1978 called, they want their invaders back!
Released one year after the Japanese version for reasons unknown.
RELEASE DATE: 09/07/90 – (JP)
1991 – (US)
Space Invaders 91 (or Space Invaders ’90 as it’s known in Japan) has a killer upbeat soundtrack that sounds as good as any music I’ve heard on the Genesis. There’s an energy and enthusiasm running through the ten tracks that makes for perfect listening on its own. When paired with the game, however, the music is almost too lively. It stands at a contrast with the leisurely paced back-and-forth shooting that’s Space Invaders‘ modus operandi.
It looks like the aliens are actually shooting earth. The future is 1991.
The fantastic tunes beg to be placed in a different, more exciting game, and so do I. I’ve reviewed the original Space Invaders once before for the SG-1000, and while I can appreciate the game’s legacy, I didn’t grow up with it and thus have no nostalgia towards it whatsoever. Space Invaders 91 seems to understand that there were many kids like me and attempts to combine the Space Invaders formula with elements of the modern shoot-em-up. Special weapons, all new levels, and a shield on the ship make for a slightly different experience, but none of the additions succeed in making the game feel like a true heir to the original.
“When Interplanetary Peace Negotiations Go Bad, tonight on Fox!”
In the original Space Invaders, you control a spaceship that has to destroy rows of descending alien invaders before they reach the ship at the bottom of the screen. The ship is limited to horizontal movement, so it’s unable to fly vertically towards the invaders. There are four large shields between you and the invaders that you can hide behind as they shoot at you. When the aliens shoot the shields, they slowly erode away; lingering behind them like a coward does you no favors, though you can shoot through them to take out hard-to-reach invaders. UFOs occasionally appear at the very top of the screen and, when shot, provide a large number of bonus points. As the number of aliens decrease, the remaining ones move faster towards your ship. If they reach your ship, game over. If you destroy the entire fleet, onto the next round, same as the last.
Even the outer reaches of space wept when Prince passed.
In Space Invaders 91, you control a spaceship that has to destroy rows of alien invaders from reaching you at the bottom of the screen. Your ship can only move horizontally, not vertically. The four shields have been removed for a personal shield that allows your ship to get hit five times by enemy projectiles. UFOs occasionally appear at the very top of the screen and, when shot, drop a special weapon. Depending on the round, the weapon can be anything from a shield that protects you from enemy fire to a homing bomb that locks on to specific enemies. All special items have a limited number of uses and disappear quickly. As the number of aliens decrease, the remaining ones move faster towards your ship. If they reach your ship, you lose a life. If you destroy the entire fleet, you move on to the next round, slightly different than the previous.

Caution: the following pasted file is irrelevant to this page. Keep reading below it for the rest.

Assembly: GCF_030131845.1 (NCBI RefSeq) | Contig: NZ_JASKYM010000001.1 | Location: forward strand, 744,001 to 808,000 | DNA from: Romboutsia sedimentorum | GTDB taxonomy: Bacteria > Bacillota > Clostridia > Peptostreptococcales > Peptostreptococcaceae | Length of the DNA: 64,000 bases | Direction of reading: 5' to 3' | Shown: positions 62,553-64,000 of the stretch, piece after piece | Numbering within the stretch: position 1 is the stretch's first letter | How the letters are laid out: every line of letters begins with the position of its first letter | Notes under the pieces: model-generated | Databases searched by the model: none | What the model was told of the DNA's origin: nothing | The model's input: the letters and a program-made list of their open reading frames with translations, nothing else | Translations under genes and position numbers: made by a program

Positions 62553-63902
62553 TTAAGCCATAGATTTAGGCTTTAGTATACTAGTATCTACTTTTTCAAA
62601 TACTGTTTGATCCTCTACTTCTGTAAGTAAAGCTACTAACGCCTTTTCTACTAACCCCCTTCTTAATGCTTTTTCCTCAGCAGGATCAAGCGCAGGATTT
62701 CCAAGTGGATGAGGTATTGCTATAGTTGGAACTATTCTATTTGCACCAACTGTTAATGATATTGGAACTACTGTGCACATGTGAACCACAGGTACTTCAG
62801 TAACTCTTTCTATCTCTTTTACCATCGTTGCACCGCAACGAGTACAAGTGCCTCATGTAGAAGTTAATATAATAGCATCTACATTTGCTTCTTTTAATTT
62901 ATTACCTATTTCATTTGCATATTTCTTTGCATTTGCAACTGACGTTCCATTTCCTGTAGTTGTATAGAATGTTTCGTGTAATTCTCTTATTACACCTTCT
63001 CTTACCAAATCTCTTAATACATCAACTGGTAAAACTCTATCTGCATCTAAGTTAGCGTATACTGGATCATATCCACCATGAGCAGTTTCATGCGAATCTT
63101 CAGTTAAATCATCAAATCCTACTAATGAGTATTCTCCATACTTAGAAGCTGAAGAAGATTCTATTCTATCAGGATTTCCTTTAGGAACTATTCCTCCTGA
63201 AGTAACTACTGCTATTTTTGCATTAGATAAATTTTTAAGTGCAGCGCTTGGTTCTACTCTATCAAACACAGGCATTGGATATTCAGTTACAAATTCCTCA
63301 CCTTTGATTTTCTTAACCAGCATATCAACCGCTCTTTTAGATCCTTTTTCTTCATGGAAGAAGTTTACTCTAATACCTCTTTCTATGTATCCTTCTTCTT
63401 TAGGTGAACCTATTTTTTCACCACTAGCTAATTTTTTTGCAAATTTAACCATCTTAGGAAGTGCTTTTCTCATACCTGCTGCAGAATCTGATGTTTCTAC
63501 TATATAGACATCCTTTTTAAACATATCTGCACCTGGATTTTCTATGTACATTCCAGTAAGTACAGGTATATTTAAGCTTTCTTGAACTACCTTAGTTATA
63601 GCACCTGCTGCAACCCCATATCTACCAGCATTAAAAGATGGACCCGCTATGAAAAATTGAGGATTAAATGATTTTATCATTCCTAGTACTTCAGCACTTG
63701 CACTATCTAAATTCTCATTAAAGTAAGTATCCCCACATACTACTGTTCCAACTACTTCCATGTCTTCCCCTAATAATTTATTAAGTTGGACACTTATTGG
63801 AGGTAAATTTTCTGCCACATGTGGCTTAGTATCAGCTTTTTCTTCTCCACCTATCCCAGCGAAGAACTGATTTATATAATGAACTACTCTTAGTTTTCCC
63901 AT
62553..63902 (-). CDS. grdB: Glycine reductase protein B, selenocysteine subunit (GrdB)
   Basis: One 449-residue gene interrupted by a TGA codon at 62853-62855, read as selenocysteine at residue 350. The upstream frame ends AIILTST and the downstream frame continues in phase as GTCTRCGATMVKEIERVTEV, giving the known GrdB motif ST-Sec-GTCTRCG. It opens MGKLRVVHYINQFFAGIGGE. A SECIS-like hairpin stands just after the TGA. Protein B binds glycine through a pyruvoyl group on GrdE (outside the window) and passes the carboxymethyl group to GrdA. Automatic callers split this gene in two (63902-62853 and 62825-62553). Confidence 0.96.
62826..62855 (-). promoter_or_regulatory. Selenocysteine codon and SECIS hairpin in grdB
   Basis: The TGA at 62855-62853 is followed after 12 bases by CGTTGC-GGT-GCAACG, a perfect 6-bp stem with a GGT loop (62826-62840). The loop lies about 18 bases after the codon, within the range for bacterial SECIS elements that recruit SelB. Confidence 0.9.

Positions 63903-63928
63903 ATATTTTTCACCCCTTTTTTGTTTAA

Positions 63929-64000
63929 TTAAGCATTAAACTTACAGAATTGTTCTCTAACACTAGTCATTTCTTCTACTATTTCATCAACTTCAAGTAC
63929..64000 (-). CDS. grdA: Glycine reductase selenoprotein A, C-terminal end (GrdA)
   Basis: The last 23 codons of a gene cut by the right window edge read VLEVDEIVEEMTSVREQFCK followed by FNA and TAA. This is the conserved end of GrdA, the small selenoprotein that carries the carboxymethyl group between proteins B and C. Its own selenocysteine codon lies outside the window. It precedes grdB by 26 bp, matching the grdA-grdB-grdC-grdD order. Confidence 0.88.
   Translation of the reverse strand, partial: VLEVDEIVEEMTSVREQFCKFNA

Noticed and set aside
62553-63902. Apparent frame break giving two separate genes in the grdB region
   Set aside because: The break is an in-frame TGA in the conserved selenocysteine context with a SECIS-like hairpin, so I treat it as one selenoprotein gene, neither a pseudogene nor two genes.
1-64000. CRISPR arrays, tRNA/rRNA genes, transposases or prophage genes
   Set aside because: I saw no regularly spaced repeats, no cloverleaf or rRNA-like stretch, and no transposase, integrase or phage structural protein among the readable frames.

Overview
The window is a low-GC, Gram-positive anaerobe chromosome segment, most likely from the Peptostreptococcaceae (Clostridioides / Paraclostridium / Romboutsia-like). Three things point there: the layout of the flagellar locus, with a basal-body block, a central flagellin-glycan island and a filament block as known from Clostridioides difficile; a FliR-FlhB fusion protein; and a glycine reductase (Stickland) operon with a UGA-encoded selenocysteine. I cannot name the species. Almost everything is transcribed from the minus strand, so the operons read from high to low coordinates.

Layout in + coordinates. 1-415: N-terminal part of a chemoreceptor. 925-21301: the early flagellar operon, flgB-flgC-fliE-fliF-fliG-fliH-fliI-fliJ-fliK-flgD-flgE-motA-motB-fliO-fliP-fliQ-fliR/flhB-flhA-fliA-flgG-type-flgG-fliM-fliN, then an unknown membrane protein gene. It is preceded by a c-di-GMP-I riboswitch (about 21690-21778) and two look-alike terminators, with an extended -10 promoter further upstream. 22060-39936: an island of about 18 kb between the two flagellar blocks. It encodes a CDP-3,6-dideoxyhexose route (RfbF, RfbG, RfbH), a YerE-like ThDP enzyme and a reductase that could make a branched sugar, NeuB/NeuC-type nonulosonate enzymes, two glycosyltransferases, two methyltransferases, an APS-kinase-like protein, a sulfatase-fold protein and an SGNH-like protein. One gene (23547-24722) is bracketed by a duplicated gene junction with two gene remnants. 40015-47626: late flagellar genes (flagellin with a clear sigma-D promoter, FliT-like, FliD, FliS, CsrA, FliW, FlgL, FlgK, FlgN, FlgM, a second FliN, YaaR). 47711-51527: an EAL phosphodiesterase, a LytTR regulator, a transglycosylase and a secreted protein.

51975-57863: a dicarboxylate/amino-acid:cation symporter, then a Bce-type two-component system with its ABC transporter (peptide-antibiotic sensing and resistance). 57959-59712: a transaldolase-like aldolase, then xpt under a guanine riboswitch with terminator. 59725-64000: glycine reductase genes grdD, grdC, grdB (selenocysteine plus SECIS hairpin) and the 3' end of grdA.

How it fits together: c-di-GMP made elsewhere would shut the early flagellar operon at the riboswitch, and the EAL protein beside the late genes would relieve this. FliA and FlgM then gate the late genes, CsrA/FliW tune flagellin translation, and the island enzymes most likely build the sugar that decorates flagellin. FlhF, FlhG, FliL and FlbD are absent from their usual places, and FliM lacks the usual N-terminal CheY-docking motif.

Thomas Kinkade’s “Galaxy of Despair.”
Each level takes place on a different planet with slightly varied enemies. The pixelated aliens from the original are here, but so too are amorphous sea creatures, space bugs a la Galaga, and vengeful amoebas. While you mostly stay in space, occasionally you’ll fight on the ground in a land vehicle. On these ground levels, the terrain will sometimes bend in the middle, which forces you to shoot diagonally.
Even the sea creatures have caught “Invader Fever.”
Space Invaders was a huge success because nobody had played anything quite like it before. The changes made to the formula in Space Invaders 91 are poorly implemented, and are features you’ve seen in every other shoot-em-up made in and before 1991. The special weapons are solid, but the limited number of times you can use them renders them pointless. The stage backgrounds resemble bad paintings; so much so, that I would have preferred the constant blackness of space behind the aliens rather than surreal landscapes you might see in a Carl’s Jr. The shifting terrain is neat the first time you see it, but doesn’t actually enhance the game.
Only 16 bits of raw blast processing could alter such formidable terrain.
Space Invaders 91‘s conservative changes seem designed to not offend old fans, yet still bring in new ones somehow. So who’s the game’s intended audience? For an update, it plays too much like the original, yet not enough like the original for fans who just want to play a 16-bit version with upgraded graphics. The different levels, the intense soundtrack, and that “’91” in the title: Taito desperately wants you to think this is a modern and fresh take on your parents’ favorite classic arcade game. But no amount of visual trickery or aural ear candy can give Space Invaders 91 what it desperately needs: a purpose.